Nuala McCann: I'm shy now about coming out of my shell. The world is frightening
How strange to go to your old family home and not darken the door. How strange that there is no place for hugs
THE car is a foreign space. Dust has gathered on the dashboard, crumbs are scattered on the floors. If I turn quickly, I might catch Miss Havisham – faded lace and cobwebs – loitering on the back seat.
The car and I haven't been out in four months – but it feels like a lifetime. The car sat at the front door like a small dog playing Greyfriars Bobby. She waited patiently for her mistress to appear; cocking an ear for the creak of a squeaky gate opening and the click of a key in the ignition.
After four months separation, our car does not let me down. She turns over first time but it takes a while to get the feel of the wheel, to remember how the clutch squeaks just so when you press it.
This new normal life is a faff. Someone has spilled petrol at the station pump, I leap over scattered sand, choose the self-service pump, disposable gloves on, fresh blue mask over eyes and nose. Yes, my glasses steam up.
But it's amazing how cheap the petrol is.
O brave new world that has opened its doors to us shielders who remain unconvinced, wavering on the doorstep, safe behind the double glazing. We are taking baby steps out of our front door. Let them say that it's safe but the jury is out on that.
Still, this is the first step, I'm taking the road to my hometown and the car surely knows it.
It was in my mother's house in what feels like a long, long time ago that I first realised Big Brother had come along for the trip. As I walked out of her front door to head up the road back to Belfast, my mobile phone pinged at me.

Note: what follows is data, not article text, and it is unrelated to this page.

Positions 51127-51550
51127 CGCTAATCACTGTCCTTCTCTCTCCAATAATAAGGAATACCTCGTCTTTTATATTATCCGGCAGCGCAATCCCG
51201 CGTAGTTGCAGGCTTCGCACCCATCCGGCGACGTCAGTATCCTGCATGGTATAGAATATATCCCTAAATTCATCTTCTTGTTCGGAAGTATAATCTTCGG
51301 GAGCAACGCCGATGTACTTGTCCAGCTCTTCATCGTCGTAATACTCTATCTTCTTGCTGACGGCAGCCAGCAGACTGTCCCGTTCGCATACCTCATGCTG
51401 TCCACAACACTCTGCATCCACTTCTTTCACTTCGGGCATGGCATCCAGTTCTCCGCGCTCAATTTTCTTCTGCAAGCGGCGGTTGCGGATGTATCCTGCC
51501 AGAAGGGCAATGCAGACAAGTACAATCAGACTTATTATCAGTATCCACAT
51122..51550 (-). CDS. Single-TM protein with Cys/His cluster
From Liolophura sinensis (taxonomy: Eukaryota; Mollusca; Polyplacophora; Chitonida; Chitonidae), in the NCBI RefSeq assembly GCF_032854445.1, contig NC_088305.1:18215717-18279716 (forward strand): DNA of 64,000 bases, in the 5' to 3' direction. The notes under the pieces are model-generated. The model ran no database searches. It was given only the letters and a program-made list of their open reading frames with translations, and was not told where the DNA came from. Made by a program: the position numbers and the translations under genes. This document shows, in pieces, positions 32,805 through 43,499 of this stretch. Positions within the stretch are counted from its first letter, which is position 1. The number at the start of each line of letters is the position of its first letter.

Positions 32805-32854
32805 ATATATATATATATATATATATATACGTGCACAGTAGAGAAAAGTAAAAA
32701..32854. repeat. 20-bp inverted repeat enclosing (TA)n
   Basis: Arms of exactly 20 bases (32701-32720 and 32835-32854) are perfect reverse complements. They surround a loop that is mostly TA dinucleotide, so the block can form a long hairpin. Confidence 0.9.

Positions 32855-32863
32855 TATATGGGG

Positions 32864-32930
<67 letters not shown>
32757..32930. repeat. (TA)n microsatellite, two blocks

Up flashed a new message: “35 minutes journey time to home. Conditions good, traffic light.”
And I asked myself how the phone knew where I had been and where I was going. It was George Orwell's 1984 – I'm not sure I liked it.
But this is a special, end-of-lockdown journey down the road I've taken so often before the world shrank to the limits of the garden gate.
Oh, the ecstasy of having shopping delivered and left at the doorstep. Oh, the agony of having to wipe it down. I'm shy now about coming out of my shell. The world is frightening.
The car knows its own way to my mother's house. We turn the corner of our street and the names of all the old neighbours tumble through my head... the Gibsons, the Flemings, the Fynes, the Craigs, the Bells. But that was long ago and they're gone now.
In under our cherry tree sweeps the car. It is the first year in so many that I missed the tree's moment of glory when the blossom spilled like confetti from its branches. I wasn't there.
The garden has sprung up, wild and beautiful. The roses have rambled in lockdown. My mother's hair has gone rambling too... just like my own.
And this meeting remains at a social distance. She sits in the passenger seat of her car and I take the bench outside our house. How strange to go to your old family home and not darken the door. How strange that there is no place for hugs.
She sips her tea at the car wheel and I sip mine from the flask on the bench at the door as social distancing demands. We argue about having to eat the sandwich before the lump of chocolate cake. (I lose). And we yearn for the normal to be just a bit more normal.
After an hour when I have sat in our old front garden looking at a side profile of my mother and after I have pictured the seven-year-old me in my white communion frock, veil, tiara and well-bloodied knee standing in the far corner at the hedge under what is now the eucalyptus – the official Polaroid photo – I say goodbye and get back in the car.
I'd give ma a “mwah” of an air kiss, but she's not really the “mwah” type.
Never in my wildest dreams, I tell my car. Ping goes my phone – journey time 35 minutes, conditions fair.
The weight of this year weighs heavy on our shoulders. Thirty-five minutes later, the car pulls into our driveway to the safe haven, to home.